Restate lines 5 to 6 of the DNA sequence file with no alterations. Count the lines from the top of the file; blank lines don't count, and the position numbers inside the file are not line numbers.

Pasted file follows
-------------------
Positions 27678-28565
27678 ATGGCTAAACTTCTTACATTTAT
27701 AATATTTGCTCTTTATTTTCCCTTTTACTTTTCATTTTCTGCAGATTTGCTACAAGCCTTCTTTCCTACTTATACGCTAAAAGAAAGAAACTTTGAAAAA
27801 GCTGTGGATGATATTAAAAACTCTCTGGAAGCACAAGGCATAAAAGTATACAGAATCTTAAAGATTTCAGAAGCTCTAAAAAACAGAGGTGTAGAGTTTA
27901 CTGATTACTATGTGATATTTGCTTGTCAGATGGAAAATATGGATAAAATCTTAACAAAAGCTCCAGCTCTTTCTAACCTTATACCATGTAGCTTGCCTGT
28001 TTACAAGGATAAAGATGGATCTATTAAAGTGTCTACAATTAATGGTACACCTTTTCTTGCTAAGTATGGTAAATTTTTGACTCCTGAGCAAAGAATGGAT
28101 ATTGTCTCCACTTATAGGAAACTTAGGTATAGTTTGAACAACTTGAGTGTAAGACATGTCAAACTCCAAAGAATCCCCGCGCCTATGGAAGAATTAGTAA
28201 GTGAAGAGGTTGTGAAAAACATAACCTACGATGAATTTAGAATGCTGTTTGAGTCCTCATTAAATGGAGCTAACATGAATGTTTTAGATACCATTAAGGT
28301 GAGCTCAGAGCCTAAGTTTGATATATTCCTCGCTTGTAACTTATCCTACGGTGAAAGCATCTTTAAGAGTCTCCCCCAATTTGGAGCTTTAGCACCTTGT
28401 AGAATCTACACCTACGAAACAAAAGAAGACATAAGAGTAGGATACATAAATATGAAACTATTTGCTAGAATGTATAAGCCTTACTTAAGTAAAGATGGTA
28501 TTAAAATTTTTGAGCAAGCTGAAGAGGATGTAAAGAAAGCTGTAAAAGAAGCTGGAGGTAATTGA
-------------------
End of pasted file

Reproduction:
27901 CTGATTACTATGTGATATTTGCTTGTCAGATGGAAAATATGGATAAAATCTTAACAAAAGCTCCAGCTCTTTCTAACCTTATACCATGTAGCTTGCCTGT
28001 TTACAAGGATAAAGATGGATCTATTAAAGTGTCTACAATTAATGGTACACCTTTTCTTGCTAAGTATGGTAAATTTTTGACTCCTGAGCAAAGAATGGAT